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Sexual harassment now a sackable offence under new laws

Sexual harassment will be a valid reason to fire someone under new federal laws.

Sep 02, 2021, updated Sep 02, 2021
Attorney-General Michaelia Cash. Photo: Mick Tsikas/AAP PHOTOS)

Attorney-General Michaelia Cash. Photo: Mick Tsikas/AAP PHOTOS)

Attempts by Labor, the Greens and crossbenchers to impose on employers a duty to prevent sexual harassment failed.

Employment Minister Michaelia Cash defended the bill as putting in place practical and immediate changes.

“The government has prioritised those reforms which could be implemented quickly and easily,” she told the Senate before the bill passed on Wednesday night.

“More complex reforms … will require additional consideration and consultation.”

The government voted down amendments including to put the onus on employers to prevent sexual harassment and bring in a new complaints process under the Fair Work Act.

It also rejected introducing 10 days of paid family violence leave as a universal right, as well as broadening the powers of the sex discrimination commissioner to instigate inquiries.

The Australian Council of Trade Unions labelled the government’s bill inadequate, saying the burden was still on women to enter into lengthy complaints processes at their own cost and risk.

“Prime Minister Morrison had an opportunity to back up his talk on sexual harassment at work and violence against women,” ACTU president Michele O’Neil said.

“Instead, his government voted against the very changes needed to make a difference.”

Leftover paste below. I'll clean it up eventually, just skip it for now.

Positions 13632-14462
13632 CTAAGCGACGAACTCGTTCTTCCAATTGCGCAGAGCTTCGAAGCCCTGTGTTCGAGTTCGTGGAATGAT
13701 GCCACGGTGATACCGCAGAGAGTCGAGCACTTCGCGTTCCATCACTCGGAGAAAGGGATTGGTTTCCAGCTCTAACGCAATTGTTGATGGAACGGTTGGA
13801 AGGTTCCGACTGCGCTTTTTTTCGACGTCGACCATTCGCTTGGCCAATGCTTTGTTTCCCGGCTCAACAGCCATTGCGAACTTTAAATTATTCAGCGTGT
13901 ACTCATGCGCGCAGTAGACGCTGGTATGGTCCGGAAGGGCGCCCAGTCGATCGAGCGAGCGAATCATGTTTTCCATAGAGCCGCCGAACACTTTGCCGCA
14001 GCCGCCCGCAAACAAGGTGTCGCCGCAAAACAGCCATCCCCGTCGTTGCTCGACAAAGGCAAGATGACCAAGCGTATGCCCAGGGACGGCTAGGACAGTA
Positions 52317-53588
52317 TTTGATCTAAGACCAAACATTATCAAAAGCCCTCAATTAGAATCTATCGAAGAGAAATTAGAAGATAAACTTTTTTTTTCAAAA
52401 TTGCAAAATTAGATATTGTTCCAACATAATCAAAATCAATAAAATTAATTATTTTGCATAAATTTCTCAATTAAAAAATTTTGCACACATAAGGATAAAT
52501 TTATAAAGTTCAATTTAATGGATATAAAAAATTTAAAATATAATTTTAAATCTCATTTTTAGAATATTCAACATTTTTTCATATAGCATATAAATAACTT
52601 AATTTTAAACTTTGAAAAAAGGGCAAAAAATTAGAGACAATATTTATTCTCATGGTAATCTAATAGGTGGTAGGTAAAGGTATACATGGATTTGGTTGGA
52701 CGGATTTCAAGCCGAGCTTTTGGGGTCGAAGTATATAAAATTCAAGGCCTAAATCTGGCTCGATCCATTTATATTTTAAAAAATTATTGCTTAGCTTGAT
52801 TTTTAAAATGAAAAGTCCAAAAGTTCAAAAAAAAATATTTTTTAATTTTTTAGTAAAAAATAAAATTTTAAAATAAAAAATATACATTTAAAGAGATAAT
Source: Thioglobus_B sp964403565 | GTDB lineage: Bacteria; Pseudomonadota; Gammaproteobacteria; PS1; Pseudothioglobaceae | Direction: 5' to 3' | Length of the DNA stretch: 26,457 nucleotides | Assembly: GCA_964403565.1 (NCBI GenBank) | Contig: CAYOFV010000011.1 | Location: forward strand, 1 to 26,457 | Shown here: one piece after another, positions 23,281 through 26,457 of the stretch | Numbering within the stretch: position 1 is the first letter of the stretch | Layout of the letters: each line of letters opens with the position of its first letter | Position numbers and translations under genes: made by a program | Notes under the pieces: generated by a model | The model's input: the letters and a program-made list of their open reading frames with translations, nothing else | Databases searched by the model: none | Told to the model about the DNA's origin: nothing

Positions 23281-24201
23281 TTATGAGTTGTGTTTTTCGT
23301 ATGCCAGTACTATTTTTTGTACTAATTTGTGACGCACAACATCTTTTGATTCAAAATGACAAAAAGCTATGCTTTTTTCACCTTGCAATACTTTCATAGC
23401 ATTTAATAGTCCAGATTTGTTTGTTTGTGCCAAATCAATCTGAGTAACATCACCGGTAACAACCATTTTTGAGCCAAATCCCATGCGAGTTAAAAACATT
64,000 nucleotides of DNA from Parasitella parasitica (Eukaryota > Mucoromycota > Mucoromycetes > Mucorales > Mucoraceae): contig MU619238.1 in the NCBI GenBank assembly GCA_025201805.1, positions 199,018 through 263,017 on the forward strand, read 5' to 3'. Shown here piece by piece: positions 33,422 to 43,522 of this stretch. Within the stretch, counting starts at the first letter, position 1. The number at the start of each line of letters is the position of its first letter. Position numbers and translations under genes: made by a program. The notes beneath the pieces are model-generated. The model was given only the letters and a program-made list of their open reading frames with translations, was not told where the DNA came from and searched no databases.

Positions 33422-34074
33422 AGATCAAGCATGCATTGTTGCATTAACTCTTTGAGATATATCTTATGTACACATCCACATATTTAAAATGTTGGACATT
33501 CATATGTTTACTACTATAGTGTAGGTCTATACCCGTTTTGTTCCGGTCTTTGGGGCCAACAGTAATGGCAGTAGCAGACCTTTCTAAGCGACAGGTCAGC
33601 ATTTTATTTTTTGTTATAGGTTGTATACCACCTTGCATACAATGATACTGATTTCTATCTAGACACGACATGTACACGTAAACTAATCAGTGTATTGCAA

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The bill, which now goes to the lower house for the green light, clarifies sex discrimination laws extend to parliamentarians, their staff, the judiciary and all levels of government.

It also makes sexual harassment – defined as unwelcome and demeaning conduct that could reasonably be anticipated to offend, humiliate or intimidate – a valid reason for dismissal.

Sexual harassment is already prohibited under the existing Sex Discrimination Act, but the new laws are designed to make sure this is better understood.

Greens senator Larissa Waters accused the government of botching the legislation.

Labor senator Louise Pratt said it did not come close to the comprehensive recommendations put forward by commissioner Kate Jenkins.

Her report followed former Liberal staffer Brittany Higgins’ allegation she had been raped in a minister’s office before the 2019 election.

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